A-Z for World Nirdday: R is for Reincarnation Forever

R is for Reincarnation, an important part of most religions on Nirdday, including the Crosstian one (Crosstian resembles the Christian religion of Earth, but is different in several aspects). Most Crosstian prophets remembered their former lives, some of these former lives also of a prophet. It is presumed that all people reincarnate constantly, sometimes splitting their soul into different bodies at the same time. Only those who were imprisoned in soul prisons, or those few who reached the Sky of Joconda are believed to be free of this everlasting cycle. One can reincarnate in any class or human-like race, and only seldomly into the body of animals – if at all. Most people do not remember former lives, but it is not commonly thought as odd if people do. Remembering may be seen as a gift or a curse, but it always seems to strengthen those who experience it. One may feel more one with the rest of humanity, knowing that you always were, and again will be. Knowing that you could have been anyone else, in anyone's position also increases empathy and a sense of responsibility for others.

However, there is also a dark side to the general acceptance of reincarnation as a fact. Those who committed crimes in former lives are sometimes hunted in their current ones, even if they are now repentant people. The Witchmasters of Toledo for example long hunted the Fourhundred souls they held responsible along with the punished Fourty, for the eruption of the last Celestial War. In ImperiMor high nobility tries to cheat the normal reincarnation cycle by letting their bodies be prepared in Heaven (see entry H) beforehand. Or else they aim to be reborn with a temple-virgin or Silver Dragon Priestess of Juno Moneta, thus securing a high born next life. As a side result there are constant feuds, not only between families, but also between soul groups spanning over different lives.

Art: wikicommons


A-Z for World Nirdday: Q is for the Queene Elizabeth of Faerie

Q is for Queen Elysabeth Ysold Galadrien, the Queen Lady of Anglia, Grand Mistress of Londinium, Protectress of the New Overseas Territories, eldest of the Ancient Elves. Her beauty is both wonderful and unsurpassed (although tastes may differ if one looks at her portraits), and all who behold her love her – and despair at the same time. Her dweomer of empathy is so strong, that her entire Faerie Courte rides the waves of her emotions. Although she has many lovers, she is not married, choosing to be second to none. Her throne is at the Tower of Londinium, she commands the greatest fleet of the North (mostly pirates and buccaneers), and protects the powers of the great banks and moneylenders of The City.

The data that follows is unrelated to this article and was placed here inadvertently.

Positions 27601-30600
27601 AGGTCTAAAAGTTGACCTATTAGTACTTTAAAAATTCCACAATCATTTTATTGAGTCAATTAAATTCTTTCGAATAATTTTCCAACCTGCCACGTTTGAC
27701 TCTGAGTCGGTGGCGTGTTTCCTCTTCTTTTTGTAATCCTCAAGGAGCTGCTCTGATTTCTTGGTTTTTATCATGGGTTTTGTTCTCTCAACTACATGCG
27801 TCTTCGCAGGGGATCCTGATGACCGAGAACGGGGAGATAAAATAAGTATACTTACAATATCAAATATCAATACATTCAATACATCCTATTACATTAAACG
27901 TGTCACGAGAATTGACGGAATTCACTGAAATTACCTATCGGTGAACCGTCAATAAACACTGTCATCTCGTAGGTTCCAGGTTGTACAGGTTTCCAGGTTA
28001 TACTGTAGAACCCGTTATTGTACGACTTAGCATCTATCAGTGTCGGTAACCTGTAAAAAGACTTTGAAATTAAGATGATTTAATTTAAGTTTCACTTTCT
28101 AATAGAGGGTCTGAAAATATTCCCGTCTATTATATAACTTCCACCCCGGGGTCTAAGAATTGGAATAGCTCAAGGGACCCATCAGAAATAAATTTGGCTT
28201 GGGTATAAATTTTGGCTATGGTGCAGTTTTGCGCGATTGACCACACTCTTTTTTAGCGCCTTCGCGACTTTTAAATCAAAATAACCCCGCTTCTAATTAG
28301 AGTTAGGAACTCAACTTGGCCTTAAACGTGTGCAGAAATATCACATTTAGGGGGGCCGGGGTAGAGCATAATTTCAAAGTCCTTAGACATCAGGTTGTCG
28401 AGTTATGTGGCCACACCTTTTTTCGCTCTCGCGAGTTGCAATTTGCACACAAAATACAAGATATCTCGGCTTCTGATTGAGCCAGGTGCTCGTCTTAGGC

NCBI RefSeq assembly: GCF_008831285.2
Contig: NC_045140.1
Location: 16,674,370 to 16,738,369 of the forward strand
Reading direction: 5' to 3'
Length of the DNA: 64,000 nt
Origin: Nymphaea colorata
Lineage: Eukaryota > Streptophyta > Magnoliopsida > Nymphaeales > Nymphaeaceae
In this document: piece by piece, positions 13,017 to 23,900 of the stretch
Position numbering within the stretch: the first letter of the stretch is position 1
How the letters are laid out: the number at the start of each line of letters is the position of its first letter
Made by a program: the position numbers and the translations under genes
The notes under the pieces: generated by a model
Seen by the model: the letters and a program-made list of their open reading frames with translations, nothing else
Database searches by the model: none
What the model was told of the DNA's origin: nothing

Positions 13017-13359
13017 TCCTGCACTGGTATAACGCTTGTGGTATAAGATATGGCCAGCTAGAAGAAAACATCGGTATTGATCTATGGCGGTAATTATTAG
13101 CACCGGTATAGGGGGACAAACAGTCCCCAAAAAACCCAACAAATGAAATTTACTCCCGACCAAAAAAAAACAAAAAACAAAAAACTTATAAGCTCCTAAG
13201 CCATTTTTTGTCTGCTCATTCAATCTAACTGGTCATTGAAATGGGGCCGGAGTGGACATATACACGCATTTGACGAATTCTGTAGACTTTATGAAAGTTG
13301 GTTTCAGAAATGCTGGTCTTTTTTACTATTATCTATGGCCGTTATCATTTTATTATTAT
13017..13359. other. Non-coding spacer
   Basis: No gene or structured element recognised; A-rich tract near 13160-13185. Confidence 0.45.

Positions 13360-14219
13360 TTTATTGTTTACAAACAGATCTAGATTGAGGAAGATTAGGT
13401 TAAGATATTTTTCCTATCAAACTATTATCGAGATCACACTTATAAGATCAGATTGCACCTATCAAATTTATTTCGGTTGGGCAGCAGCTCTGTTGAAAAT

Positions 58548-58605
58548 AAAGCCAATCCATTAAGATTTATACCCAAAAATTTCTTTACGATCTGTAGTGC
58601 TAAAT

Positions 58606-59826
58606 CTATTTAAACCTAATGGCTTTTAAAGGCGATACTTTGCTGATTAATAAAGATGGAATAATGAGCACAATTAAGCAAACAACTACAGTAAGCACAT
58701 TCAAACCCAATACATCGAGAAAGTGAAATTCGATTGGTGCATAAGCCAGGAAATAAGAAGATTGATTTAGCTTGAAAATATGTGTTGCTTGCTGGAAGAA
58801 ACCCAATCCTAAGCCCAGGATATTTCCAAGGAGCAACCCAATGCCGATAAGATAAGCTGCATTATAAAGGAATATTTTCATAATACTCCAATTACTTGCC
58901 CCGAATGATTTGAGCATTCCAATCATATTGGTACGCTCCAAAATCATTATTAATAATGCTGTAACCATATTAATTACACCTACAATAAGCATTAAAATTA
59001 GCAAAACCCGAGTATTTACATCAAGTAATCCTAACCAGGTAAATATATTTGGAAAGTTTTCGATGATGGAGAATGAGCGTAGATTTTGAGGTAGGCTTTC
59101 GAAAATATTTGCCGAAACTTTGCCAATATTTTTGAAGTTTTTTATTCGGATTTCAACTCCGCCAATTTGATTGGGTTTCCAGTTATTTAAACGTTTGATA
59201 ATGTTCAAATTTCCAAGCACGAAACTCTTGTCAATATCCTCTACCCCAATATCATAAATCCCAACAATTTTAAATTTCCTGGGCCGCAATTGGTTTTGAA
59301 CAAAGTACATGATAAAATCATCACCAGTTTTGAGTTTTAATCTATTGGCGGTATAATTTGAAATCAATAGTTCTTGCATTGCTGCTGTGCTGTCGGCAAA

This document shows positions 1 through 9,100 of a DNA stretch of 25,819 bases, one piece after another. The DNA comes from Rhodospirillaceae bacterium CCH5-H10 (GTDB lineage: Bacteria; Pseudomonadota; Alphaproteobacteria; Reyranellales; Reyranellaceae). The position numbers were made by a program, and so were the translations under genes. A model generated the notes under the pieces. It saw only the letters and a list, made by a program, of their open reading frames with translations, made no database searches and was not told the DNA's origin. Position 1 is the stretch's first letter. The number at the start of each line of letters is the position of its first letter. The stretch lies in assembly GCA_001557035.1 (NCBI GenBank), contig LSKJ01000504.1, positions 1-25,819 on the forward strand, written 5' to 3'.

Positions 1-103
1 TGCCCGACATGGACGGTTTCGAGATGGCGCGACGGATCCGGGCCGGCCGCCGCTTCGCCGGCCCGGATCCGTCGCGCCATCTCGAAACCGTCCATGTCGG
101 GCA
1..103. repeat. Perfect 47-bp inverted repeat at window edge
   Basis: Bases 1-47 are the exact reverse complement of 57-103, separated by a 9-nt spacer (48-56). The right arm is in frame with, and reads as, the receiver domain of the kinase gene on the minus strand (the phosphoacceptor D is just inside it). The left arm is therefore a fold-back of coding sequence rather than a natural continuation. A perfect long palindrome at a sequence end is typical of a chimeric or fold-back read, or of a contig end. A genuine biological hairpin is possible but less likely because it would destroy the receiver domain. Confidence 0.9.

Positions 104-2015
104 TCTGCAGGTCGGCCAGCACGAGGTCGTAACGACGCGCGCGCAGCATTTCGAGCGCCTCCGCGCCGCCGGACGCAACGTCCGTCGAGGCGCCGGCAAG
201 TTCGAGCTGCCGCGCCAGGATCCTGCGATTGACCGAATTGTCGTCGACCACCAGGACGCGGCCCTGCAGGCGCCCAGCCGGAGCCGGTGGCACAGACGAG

A-Z for World Nirdday: Peter von Amiens

P is for Peter von Amiens, inspiring and driven leader of the Kinder des Lichts (Children of the Light), a paramilitary, Crosstian religious organisation. Despite his Keo roots, von Amiens is a strong proponent of a strong Gross Ferdan, and many common folk believe that his leadership would bring new prosperity to the declining nation. According to his own writings, he has been contacted by an Angel after he was wounded on the front in the last War of Destruction. Gathered around him are prestigious old military men and war heroes, but also more shady characters and foreign businessmen. The Kinder des Lichts have become a force to be reckoned with, protecting the countryside, but also dispatching thugs who bully all those who disagree with them, particularly foreigner workers from the east and demi-human races. Von Amiens is a gifted speaker, who knows how to influence crowds. Therefor many established nobles see him either as someone who may save Ferdan or a dangerous man who will cause the next civil war.


A-Z for World Nirdday: O is for Opus Dei

O is for Opus Dei, a Crosstian secret police, and personal inquisition of the Pope. It was first installed by Pope Alexander, who tried to build a counterweight to the mighty Castellan Inquisition and the Witchmasters. The headquarters of Opus Dei (“the work of God”) is just down the road from the papal palaces in Avignon, in an unassuming old convent building. However, the organisation may be one of the most effective in whole Nirdday, with agents operating everywhere. The head of the service is Inquisitor General Nicolas, one of the eldest elves, and his main force consists of dark skinned halfelves all designated with the name “Peter” and a roman numeral. All are efficient as thieves and warriors, operating for the shady side of the Church. Foreign agents are typically either travelling priests, or adventurers, who use the name of a saint as their code names when making contact. 

One agent later made famous in the Chronicles of the Children of Lilith, was code named Dismas (after the Thief crucified next to Iesu). He was actually an adventurer, master thief, and Keolandish nobleman. His co-traveller Litho de Genoa in all probability was not an Opus Dei agent, but a Paladyn from Cluny.


A-Z for World Nirdday: N is for Northerners, the Punishing Elves